More Notes to the Future

Instead of talking about image analysis, this post will document the setup of a multiuser multisite ELN based on WordPress. Lots of the hard work was done by Steve Royle and detailed on his blog here and here. I found his technical post immeasurably helpful so to pay it forward, I wanted to share the details of our setup.

Apologies to anyone not dealing with the sysadmin side of things. You may want to skip this one.

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Staying in (version) control

As part of my job, I find myself writing lots of bits of code for people. Until quite recently, my version control system was renaming the files and commenting in the header to keep track of changes.

Not the tidiest system

I say “quite recently” as I started using git as my version control system and have not looked back. I’m by no means an expert, but in this post, I’m going to give an introduction to using git in the context of scripting.

This post is really aimed at people who have no experience with version control systems or have heard about git but have never really used it (or have tried and failed to get the hang of it as I did…twice).

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In the Bin

A lot of work we do at the CCI uses scanning confocal microscopes, which have the advantage that the operator can pick the number of pixels in X and Y that will make up the final image.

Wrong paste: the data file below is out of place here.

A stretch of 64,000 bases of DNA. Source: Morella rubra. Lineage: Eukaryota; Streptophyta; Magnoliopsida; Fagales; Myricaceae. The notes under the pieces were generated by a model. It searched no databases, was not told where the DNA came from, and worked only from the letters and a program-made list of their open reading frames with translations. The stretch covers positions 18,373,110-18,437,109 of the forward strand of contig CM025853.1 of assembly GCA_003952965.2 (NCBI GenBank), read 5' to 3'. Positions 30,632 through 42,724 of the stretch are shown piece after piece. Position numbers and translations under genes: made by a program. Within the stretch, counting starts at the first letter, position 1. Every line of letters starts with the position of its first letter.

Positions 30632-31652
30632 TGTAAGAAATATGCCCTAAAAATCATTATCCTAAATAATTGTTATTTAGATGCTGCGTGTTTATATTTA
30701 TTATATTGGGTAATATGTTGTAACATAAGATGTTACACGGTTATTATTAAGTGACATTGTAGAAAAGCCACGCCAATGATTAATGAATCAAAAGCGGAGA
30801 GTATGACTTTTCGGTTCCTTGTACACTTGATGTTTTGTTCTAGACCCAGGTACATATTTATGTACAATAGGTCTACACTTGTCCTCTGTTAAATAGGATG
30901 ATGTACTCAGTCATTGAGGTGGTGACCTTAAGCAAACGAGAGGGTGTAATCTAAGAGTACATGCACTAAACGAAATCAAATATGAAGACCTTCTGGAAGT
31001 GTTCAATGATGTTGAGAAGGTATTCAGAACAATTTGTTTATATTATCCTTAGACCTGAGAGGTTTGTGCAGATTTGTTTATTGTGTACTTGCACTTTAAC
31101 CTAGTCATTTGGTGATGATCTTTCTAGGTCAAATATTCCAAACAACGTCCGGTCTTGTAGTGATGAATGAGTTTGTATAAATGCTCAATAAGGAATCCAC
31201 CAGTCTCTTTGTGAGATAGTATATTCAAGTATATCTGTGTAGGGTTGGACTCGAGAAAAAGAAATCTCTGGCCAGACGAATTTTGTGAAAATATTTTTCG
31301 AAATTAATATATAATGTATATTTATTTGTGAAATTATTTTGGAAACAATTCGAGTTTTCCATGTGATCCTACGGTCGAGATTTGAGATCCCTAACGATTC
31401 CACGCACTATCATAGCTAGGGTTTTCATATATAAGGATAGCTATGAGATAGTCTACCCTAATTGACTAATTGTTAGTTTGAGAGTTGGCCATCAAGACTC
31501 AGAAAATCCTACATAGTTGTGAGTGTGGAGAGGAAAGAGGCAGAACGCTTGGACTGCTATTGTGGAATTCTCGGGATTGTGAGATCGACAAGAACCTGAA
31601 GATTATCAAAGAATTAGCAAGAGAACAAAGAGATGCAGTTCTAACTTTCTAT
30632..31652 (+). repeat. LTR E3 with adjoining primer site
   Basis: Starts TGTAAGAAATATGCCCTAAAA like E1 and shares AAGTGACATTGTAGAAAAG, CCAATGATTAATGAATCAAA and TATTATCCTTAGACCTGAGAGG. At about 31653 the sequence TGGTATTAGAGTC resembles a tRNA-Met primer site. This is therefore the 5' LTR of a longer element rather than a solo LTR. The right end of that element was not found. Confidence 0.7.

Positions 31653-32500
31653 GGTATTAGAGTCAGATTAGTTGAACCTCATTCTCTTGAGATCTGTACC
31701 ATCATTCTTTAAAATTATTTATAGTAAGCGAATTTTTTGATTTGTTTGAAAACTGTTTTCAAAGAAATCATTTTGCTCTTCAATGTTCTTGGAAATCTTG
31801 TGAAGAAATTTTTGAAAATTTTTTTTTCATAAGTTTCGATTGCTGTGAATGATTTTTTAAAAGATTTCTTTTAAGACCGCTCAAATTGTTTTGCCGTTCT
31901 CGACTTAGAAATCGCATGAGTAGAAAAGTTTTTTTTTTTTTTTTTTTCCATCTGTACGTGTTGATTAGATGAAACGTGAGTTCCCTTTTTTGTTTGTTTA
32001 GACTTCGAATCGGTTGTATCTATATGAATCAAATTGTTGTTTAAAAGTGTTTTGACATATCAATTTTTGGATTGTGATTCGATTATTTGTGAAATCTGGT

For camera-based systems this is a less simple endeavour as the array of the CCD chip is fixed. For this reason, we may want to downsample or bin our images. In this post we’ll cover a bit of theory and details on how (and why) to bin your images.

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Thoughts on #LiveTweeting

Blog and Log

As a part of the Centre for Cell Imaging and a member of the Microscopy and BioImage Analysis community, I occasionally get away to conferences like the recent NEUBIAS training school and symposium in Portugal.


Since having joined Twitter last year (@dn_mason), this is the second conference that I’ve been to, and as a result, was the second time I tried (with reasonable success) to Live Tweet at the conference.

Live What Now?

Going right back to basics, Twitter is a platform for broadcasting small messages (of ~140 characters). Some describe it as micro-blogging. To many, the brevity of each tweet is both it’s greatest strength and also one of the most frustrating features.

Live tweeting, is basically the act of providing a running commentary of a seminar, event or even a whole conference. All of the tweets associated with such an event can be tied together using…

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Tools for Open Access Research

As it’s Open Access week, I’ve decided to write a post about Open Access in the context of software, file formats and Imaging Data.

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Show me the data!

While this blog is principally about Image Analysis (turning images into numbers), Data Analysis (turning numbers into something meaningful) is also really important.

In this post I’m going to explain how to display your data in a beeswarm plot and why you might want to do this. Simple statistics are great but show me the data!

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Waving Your Wand

Often, image analysis involves the measurement of objects, be they nuclei, cells or bacteria. There are plenty of good ways to select the boundaries of these objects, using freehand or segmented selections, and we’ve covered segmentation based on thresholding before.

This post is going to take a step back and look at how the magic wand tool works. It’s quick and simple, but sometimes that’s all you need. Let’s wave our wands!

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